Microsoft steers apps toward collaboration

Microsoft Corp. this week will detail plans to push out technology designed to simplify software integration and to support increased collaboration capabilities for users of its business applications.

At its Convergence 2003 conference in Orlando, Microsoft will try to sell users on the idea that its applications can be used to integrate various business processes, said Lynne Stockstad, general manager of global solutions at the company's Business Solutions Unit.

For example, companies could link their employees and business partners in automated workflows that support customer relationship management (CRM), supply chain operations and other activities, Stockstad said.

As part of the strategy, Microsoft will unveil integration and user-interface enhancements to simplify the development of collaborative applications, Stockstad said. Although she provided few details, she did say the plan includes adding an end-user portal or a similar role-based interface that will give workers a view of the business functions relevant to their jobs. Integration is a major issue for Tom Racca, vice president of sales and marketing at iQ NetSolutions Inc. in Westboro, Mass. IQ NetSolutions, which makes telecommunications equipment, runs Microsoft's Great Plains back-office applications and its new CRM software in a hosted installation.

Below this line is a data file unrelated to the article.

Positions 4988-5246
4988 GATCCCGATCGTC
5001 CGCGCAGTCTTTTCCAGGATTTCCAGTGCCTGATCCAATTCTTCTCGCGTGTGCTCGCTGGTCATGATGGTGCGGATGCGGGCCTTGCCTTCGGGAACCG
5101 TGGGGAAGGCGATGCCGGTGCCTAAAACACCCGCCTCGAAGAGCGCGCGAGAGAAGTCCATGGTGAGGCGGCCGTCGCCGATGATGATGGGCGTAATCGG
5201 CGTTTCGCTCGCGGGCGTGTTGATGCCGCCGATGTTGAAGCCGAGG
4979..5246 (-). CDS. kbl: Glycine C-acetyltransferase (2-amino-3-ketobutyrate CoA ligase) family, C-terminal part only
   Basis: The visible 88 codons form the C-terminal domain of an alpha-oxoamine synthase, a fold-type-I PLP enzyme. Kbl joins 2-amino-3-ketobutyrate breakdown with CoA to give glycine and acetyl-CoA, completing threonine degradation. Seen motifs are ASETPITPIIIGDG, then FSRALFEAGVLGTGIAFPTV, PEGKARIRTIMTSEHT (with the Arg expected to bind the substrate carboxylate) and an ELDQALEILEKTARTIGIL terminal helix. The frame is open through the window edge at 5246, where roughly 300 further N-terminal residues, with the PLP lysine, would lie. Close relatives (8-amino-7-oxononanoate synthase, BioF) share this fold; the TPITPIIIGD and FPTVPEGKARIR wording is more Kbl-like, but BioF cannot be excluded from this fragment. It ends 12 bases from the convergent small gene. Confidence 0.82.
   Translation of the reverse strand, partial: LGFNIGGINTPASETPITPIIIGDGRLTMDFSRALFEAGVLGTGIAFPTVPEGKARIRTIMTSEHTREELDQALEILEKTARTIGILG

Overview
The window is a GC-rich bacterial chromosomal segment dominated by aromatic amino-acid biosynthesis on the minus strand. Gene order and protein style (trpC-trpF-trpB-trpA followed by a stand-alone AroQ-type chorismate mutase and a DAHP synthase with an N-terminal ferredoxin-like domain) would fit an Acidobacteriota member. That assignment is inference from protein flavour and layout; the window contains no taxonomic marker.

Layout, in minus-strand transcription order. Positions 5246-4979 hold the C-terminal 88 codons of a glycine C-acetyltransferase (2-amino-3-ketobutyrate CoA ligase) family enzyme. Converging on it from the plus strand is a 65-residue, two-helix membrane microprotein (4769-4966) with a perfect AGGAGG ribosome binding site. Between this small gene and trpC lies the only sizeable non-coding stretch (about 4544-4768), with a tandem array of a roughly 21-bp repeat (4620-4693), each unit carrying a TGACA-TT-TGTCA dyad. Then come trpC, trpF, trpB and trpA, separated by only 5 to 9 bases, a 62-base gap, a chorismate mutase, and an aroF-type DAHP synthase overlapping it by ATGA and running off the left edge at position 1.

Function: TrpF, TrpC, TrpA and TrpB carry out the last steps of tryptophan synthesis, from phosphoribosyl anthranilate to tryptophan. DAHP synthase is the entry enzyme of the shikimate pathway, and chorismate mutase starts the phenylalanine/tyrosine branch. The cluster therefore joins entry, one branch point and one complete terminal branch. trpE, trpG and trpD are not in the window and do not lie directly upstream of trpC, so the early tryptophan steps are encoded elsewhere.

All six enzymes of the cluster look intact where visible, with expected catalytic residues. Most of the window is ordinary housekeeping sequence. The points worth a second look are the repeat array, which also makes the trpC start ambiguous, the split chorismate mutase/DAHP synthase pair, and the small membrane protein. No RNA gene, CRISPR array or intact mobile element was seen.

Racca, who plans to attend the Convergence conference, said it's particularly important to see continued improvements in the integration between the Microsoft CRM and Great Plains applications. He said he also wants to combine the different functions of the applications into a portal-style user interface and open up the systems to his company's business partners.

The integration moves planned by Microsoft are key requirements for the midsize companies that the software vendor is targeting with its applications, said Katherine Jones, an analyst at Aberdeen Group Inc. in Boston.

Companies at that level often are plagued by continued reliance on repetitive manual processes that bog down productivity, such as having to copy customer information from one application to another, Jones said. Adding a portal isn't a unique step for Microsoft, but it does have the potential to help end users do their jobs more efficiently, she said.

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